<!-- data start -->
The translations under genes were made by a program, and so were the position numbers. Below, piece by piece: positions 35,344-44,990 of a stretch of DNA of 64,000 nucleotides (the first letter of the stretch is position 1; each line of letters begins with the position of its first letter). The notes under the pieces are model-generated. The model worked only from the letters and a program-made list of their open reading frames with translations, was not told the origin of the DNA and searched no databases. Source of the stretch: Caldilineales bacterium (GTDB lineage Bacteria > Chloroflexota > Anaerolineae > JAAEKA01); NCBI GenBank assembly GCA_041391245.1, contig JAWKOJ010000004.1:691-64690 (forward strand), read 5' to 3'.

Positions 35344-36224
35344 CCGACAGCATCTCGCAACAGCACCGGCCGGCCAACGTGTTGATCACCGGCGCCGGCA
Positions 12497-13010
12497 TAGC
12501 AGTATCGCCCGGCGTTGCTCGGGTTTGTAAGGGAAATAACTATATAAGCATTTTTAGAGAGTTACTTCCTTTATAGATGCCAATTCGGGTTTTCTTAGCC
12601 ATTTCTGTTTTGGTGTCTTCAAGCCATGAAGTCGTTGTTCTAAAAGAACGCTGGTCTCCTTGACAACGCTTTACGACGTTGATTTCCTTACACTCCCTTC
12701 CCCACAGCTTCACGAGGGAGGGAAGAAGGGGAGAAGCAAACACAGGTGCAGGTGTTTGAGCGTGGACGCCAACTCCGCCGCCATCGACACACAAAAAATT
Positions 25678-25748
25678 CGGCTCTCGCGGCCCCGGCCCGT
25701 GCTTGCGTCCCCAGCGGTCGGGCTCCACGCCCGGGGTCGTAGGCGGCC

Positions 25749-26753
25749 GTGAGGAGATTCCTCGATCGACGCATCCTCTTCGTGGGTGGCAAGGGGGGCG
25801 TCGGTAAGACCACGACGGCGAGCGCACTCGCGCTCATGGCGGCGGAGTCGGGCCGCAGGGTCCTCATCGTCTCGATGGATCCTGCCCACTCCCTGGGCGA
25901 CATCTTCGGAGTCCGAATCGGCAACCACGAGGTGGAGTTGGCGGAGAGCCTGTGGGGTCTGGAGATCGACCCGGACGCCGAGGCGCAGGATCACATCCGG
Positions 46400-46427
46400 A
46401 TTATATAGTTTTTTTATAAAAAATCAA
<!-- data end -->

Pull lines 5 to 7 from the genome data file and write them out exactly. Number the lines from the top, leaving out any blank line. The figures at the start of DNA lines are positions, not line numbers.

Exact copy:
12497 TAGC
12501 AGTATCGCCCGGCGTTGCTCGGGTTTGTAAGGGAAATAACTATATAAGCATTTTTAGAGAGTTACTTCCTTTATAGATGCCAATTCGGGTTTTCTTAGCC
12601 ATTTCTGTTTTGGTGTCTTCAAGCCATGAAGTCGTTGTTCTAAAAGAACGCTGGTCTCCTTGACAACGCTTTACGACGTTGATTTCCTTACACTCCCTTC